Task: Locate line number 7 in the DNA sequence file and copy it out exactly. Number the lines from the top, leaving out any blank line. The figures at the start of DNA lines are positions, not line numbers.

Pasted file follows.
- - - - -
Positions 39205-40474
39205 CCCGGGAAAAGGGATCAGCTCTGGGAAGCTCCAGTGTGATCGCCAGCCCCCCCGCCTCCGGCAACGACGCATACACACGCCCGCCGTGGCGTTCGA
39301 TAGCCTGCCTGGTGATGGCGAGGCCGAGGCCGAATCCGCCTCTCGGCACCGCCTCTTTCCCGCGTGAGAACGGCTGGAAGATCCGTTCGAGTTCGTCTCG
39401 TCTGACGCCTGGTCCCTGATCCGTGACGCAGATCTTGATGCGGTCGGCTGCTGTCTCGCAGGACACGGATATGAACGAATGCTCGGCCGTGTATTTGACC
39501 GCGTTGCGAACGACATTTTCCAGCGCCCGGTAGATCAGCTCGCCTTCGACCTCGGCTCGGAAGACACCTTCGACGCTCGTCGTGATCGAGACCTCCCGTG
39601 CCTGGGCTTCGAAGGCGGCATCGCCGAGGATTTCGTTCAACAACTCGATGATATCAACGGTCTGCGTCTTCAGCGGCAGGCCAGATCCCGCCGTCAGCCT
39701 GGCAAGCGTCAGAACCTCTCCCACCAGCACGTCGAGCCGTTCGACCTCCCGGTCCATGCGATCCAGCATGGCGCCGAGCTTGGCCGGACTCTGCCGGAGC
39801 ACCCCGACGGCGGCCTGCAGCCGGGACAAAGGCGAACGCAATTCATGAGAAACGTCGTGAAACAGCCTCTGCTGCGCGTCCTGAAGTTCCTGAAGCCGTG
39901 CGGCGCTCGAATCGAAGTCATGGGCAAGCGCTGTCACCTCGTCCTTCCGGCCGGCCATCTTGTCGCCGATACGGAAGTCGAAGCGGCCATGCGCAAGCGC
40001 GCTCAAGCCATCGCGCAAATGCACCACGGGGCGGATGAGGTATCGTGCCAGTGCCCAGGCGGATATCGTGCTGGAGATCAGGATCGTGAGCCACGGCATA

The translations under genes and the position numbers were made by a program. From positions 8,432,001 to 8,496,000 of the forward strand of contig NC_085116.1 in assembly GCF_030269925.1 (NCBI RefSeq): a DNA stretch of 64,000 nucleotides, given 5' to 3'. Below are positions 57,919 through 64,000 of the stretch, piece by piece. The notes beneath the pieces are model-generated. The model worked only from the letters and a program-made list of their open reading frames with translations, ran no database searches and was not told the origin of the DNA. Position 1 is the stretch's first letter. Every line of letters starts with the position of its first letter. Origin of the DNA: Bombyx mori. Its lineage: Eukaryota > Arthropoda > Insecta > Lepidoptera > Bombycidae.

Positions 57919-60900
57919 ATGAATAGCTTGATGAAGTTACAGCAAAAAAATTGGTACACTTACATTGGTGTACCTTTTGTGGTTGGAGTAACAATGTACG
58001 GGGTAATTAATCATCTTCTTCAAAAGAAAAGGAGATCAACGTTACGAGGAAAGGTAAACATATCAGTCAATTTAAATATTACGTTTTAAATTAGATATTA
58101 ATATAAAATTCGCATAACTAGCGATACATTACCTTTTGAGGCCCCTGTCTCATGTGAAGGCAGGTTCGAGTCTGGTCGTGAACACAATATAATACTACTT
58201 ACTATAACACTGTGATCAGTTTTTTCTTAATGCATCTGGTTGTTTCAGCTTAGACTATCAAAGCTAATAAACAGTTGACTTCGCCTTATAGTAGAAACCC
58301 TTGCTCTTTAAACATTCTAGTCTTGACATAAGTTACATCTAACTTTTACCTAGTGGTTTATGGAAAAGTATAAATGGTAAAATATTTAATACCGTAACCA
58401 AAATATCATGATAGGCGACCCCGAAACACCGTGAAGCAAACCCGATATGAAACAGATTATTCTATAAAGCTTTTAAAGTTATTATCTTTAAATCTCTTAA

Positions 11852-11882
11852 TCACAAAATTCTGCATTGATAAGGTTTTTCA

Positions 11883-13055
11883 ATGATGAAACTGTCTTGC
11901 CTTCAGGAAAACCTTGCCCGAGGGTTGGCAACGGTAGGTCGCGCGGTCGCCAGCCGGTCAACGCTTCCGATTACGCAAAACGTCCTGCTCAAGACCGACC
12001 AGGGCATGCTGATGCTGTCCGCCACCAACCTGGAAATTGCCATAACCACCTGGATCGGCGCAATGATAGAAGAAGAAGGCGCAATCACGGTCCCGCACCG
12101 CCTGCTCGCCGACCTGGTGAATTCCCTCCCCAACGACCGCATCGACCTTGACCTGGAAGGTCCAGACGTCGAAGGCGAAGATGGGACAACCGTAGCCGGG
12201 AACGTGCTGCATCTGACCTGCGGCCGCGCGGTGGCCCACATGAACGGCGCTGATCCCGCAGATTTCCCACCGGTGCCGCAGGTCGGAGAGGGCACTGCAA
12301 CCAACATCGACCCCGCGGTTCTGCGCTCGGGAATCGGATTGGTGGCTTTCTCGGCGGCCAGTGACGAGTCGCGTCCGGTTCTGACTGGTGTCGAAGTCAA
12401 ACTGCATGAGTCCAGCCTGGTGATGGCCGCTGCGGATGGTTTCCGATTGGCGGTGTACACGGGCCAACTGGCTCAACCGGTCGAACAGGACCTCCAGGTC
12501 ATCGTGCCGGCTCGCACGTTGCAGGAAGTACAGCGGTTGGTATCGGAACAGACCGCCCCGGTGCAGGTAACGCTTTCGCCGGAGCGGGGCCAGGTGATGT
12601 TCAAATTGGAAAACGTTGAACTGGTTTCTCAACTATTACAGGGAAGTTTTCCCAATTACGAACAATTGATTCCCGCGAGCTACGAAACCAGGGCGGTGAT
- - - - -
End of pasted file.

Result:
39701 GGCAAGCGTCAGAACCTCTCCCACCAGCACGTCGAGCCGTTCGACCTCCCGGTCCATGCGATCCAGCATGGCGCCGAGCTTGGCCGGACTCTGCCGGAGC